The MWs reported here do not exhibit measurable PL until photodegraded at above band-gap laser excitation energies and high intensities. Instead, for moderate laser power densities (<1 kW cm−2) and light focused at the tip of the MW, pristine waveguides were seen to exclusively propagate light end-to-end across the wavelength range 473 nm to 561 nm (Fig. 1c–e). Output light from the MW waveguide was analysed on a microscope-coupled fibre spectrometer for the presence of residual PL. Spectra at all input wavelengths demonstrate the exclusive propagation of the monochromatic laser source with no measurable PL emission from the MW (Fig. 1f–h).

To measure transmission efficiencies across the wavelength range studied, laser input powers were attenuated well below the damage threshold, typically 0.5 kW cm−2. Light propagation was found to increase with laser wavelength; 473 nm, 532 nm and 561 nm lasers recording 9.2, 19.1 and 21.1% light transmission respectively. Attenuation coefficients for each wavelength were calculated to be 0.52, 0.36 and 0.33 dB μm−1 for 473, 532 and 561 nm light. Efficiency of the waveguide was calculated for each wavelength by integrating the intensity of light across footprints at the input and output ends of the MW and measurements were made on the same MW to mitigate against variations in size or morphology that may affect waveguide performance. The waveguide efficiencies reported here compare favourably against a variety of methyl ammonium lead halide perovskite MWs, which typically exhibit efficiencies of about 10% over a 40 micron propagation distance.21 They attribute the superior waveguide efficiency of the MAPbI3 analogue to fewer compositional inhomogeneities and less defects compared with MAPbBr3 and MAPbIxBr3−x. More recent work by Zhao et al. investigates the light propagation efficiency of organic triazatruxene MWs reporting efficiencies of 50% for 35 micron wires.22 Results for the 561 nm laser showed evidence of secondary light emission at a midpoint along the waveguide (Fig. 1e), indicative of a defect or structural anomaly. Interestingly, electron microscopy revealed MWs form from the clustering of a number of thin (50–100 nm) NWs, in whole or in part (Fig. S1, ESI). In this case, termination of constituent NWs along the bulk MW could provide guided routes for light to couple out of the MW at points along the waveguide, other than the tips. Increased transmission at longer wavelengths is not wholly unexpected and consistent with decreasing absorption observed for the MW at energies below the band onset (Fig. 1b). Moreover, at wavelengths shorter than 473 nm, we observe poor waveguide behaviour and MWs are observed to photodegrade even at moderate laser intensities of ≈5 kW cm−2.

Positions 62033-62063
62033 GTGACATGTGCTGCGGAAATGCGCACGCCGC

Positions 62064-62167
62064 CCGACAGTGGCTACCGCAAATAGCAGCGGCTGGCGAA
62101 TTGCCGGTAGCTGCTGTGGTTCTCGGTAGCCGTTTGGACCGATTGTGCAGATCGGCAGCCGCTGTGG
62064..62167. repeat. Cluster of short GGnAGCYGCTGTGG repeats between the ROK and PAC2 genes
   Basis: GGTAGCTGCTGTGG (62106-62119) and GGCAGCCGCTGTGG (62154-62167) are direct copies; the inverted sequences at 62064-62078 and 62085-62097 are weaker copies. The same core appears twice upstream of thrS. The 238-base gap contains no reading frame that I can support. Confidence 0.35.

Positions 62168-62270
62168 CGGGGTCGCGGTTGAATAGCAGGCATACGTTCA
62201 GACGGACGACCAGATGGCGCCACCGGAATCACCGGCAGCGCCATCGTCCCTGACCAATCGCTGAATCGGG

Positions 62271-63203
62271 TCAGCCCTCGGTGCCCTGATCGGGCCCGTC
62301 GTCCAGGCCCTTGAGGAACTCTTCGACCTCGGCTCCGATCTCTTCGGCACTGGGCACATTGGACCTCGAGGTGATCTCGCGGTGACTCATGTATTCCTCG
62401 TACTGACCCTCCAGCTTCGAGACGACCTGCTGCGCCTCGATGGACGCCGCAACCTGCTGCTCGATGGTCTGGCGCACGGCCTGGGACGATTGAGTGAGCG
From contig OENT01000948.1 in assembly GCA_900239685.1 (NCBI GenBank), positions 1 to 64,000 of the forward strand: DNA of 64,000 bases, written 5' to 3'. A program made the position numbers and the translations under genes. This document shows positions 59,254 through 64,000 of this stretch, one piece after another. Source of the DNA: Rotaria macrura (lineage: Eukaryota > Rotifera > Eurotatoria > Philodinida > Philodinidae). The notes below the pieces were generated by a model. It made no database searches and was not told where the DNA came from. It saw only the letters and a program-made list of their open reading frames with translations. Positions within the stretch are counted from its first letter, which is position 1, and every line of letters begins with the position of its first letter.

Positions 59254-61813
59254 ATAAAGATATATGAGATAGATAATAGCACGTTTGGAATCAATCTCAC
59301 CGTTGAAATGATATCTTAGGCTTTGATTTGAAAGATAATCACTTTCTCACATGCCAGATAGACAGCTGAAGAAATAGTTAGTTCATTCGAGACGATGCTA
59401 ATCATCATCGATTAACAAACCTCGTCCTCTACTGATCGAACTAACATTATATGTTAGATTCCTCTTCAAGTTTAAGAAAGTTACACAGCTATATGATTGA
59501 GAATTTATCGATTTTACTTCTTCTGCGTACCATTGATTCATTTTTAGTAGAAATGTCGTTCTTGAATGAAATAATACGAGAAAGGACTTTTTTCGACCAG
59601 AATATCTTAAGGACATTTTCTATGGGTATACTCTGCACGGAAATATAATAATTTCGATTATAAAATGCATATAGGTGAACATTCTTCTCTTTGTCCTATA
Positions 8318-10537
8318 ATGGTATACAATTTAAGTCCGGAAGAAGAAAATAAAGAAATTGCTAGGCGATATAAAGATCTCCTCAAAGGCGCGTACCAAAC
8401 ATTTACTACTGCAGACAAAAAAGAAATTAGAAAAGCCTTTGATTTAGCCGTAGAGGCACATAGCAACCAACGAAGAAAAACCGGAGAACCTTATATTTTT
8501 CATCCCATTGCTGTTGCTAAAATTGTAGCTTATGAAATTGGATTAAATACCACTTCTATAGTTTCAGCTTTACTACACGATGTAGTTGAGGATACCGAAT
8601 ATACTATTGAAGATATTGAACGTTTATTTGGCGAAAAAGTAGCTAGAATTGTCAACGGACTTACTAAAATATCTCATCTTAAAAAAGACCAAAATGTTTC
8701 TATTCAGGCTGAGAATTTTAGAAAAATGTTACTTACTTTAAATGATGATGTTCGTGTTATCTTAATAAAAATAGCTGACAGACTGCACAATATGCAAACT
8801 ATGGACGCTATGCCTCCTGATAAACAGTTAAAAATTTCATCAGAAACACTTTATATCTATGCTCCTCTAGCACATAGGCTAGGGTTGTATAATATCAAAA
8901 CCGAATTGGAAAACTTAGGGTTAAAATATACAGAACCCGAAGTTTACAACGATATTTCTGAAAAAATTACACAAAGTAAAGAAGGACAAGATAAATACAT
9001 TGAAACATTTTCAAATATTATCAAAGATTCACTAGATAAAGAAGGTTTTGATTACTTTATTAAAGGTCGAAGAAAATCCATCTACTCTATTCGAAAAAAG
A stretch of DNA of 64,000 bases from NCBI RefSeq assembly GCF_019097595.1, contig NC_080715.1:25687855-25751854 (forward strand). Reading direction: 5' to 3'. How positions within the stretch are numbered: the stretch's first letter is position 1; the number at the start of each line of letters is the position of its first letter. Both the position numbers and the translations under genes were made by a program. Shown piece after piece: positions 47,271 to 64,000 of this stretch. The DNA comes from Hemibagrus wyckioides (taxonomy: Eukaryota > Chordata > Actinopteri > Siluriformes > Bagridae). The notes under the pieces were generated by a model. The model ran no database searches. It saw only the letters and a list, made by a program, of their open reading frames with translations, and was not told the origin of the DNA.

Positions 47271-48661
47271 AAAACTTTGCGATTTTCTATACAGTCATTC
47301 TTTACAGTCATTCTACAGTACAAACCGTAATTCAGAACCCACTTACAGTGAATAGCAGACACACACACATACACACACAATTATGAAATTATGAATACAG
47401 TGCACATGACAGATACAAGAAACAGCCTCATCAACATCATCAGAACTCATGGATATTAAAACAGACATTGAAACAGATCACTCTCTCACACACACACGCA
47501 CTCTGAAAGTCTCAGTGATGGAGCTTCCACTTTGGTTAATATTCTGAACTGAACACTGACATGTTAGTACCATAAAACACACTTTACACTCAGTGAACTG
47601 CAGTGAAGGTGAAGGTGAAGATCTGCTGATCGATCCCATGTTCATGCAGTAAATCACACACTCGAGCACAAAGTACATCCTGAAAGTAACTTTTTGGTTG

Despite the increased structural robustness previously reported, we found that our CsPbI3 MWs could be readily cleaved using a CW laser, focused near the diffraction-limit (Fig. S2, ESI), at power densities >5 kW cm−2 and wavelengths of 405 nm and 448 nm. Here, the 405 nm (3.05 eV) laser excites above the 3.04 eV band-gap, while the 448 nm (2.76 eV) line sits within the Urbach tail of the absorption band, where lattice disorder and/or defect states may provide assisted excitation. We suggest the correlation between decomposition and absorption supports a charge-carrier driven photodegradation processes consistent with redox mechanisms proposed elsewhere.23 In these mechanisms, photogenerated holes ultimately lead to oxidation of the halide and loss of the halogen through sublimation, with the concomitant reduction of Pb2+ by photoelectrons and subsequent print-out of the metal. The processes account for observations of increased ion mobility in metal halide perovskite films under illumination through vacancy formation with halide loss and forms the basis of early photography with silver halide.24